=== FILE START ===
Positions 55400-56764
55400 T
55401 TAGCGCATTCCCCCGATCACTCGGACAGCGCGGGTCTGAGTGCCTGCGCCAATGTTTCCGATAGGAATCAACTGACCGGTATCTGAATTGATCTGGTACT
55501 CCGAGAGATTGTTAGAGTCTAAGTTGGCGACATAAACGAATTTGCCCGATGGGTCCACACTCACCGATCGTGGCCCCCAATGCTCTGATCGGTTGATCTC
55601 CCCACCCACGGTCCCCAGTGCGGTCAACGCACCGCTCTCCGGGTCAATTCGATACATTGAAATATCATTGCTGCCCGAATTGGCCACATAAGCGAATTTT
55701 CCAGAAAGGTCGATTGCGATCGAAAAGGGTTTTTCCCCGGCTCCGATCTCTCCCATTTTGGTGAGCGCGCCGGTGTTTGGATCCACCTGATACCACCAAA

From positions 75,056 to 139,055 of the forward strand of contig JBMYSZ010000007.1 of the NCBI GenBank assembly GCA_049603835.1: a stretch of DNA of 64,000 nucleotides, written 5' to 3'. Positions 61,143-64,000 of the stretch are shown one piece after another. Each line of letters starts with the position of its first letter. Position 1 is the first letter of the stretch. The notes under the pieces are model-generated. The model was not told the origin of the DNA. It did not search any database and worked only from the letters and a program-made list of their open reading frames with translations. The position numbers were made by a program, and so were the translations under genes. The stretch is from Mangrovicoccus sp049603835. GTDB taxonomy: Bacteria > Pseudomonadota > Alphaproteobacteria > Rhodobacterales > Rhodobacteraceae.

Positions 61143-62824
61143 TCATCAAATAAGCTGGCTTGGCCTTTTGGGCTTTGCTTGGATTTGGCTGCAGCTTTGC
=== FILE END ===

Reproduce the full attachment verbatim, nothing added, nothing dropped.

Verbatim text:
Positions 55400-56764
55400 T
55401 TAGCGCATTCCCCCGATCACTCGGACAGCGCGGGTCTGAGTGCCTGCGCCAATGTTTCCGATAGGAATCAACTGACCGGTATCTGAATTGATCTGGTACT
55501 CCGAGAGATTGTTAGAGTCTAAGTTGGCGACATAAACGAATTTGCCCGATGGGTCCACACTCACCGATCGTGGCCCCCAATGCTCTGATCGGTTGATCTC
55601 CCCACCCACGGTCCCCAGTGCGGTCAACGCACCGCTCTCCGGGTCAATTCGATACATTGAAATATCATTGCTGCCCGAATTGGCCACATAAGCGAATTTT
55701 CCAGAAAGGTCGATTGCGATCGAAAAGGGTTTTTCCCCGGCTCCGATCTCTCCCATTTTGGTGAGCGCGCCGGTGTTTGGATCCACCTGATACCACCAAA

From positions 75,056 to 139,055 of the forward strand of contig JBMYSZ010000007.1 of the NCBI GenBank assembly GCA_049603835.1: a stretch of DNA of 64,000 nucleotides, written 5' to 3'. Positions 61,143-64,000 of the stretch are shown one piece after another. Each line of letters starts with the position of its first letter. Position 1 is the first letter of the stretch. The notes under the pieces are model-generated. The model was not told the origin of the DNA. It did not search any database and worked only from the letters and a program-made list of their open reading frames with translations. The position numbers were made by a program, and so were the translations under genes. The stretch is from Mangrovicoccus sp049603835. GTDB taxonomy: Bacteria > Pseudomonadota > Alphaproteobacteria > Rhodobacterales > Rhodobacteraceae.

Positions 61143-62824
61143 TCATCAAATAAGCTGGCTTGGCCTTTTGGGCTTTGCTTGGATTTGGCTGCAGCTTTGC